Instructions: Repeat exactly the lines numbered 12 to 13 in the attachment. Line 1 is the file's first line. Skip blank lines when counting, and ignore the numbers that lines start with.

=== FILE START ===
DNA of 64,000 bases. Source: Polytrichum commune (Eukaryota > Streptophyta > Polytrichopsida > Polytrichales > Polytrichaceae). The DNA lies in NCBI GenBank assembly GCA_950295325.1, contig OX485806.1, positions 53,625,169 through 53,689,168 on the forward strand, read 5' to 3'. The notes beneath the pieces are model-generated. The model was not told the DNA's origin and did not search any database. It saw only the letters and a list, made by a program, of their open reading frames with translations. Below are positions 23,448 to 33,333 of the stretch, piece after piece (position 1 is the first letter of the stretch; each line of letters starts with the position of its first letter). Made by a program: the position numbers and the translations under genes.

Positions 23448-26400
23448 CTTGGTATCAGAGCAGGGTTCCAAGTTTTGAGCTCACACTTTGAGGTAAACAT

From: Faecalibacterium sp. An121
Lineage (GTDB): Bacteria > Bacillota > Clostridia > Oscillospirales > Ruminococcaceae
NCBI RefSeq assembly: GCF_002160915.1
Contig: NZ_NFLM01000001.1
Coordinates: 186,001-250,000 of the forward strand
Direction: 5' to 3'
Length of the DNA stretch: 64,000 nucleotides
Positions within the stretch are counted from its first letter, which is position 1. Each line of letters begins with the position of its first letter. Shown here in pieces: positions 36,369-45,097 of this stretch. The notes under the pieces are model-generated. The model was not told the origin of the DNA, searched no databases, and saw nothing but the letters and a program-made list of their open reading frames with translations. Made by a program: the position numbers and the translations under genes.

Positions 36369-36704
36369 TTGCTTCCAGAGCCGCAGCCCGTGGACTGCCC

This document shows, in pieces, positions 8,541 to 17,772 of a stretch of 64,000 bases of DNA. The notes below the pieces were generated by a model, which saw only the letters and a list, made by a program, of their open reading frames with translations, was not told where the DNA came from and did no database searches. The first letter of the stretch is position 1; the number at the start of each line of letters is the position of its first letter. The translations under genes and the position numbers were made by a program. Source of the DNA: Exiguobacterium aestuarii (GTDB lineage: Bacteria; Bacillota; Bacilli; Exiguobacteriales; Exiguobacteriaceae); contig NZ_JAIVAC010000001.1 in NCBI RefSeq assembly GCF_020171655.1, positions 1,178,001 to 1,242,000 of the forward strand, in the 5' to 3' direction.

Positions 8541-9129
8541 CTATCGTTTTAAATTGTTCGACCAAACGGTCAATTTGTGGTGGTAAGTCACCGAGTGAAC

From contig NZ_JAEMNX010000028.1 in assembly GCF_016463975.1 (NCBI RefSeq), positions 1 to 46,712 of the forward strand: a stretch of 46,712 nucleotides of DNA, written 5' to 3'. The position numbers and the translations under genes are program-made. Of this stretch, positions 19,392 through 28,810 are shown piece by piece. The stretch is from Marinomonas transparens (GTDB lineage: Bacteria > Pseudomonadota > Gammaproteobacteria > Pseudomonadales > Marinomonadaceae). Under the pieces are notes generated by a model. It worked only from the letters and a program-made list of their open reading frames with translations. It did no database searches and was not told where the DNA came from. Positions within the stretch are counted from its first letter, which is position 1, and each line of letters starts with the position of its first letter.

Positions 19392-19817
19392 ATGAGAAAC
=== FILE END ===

Positions 36369-36704
36369 TTGCTTCCAGAGCCGCAGCCCGTGGACTGCCC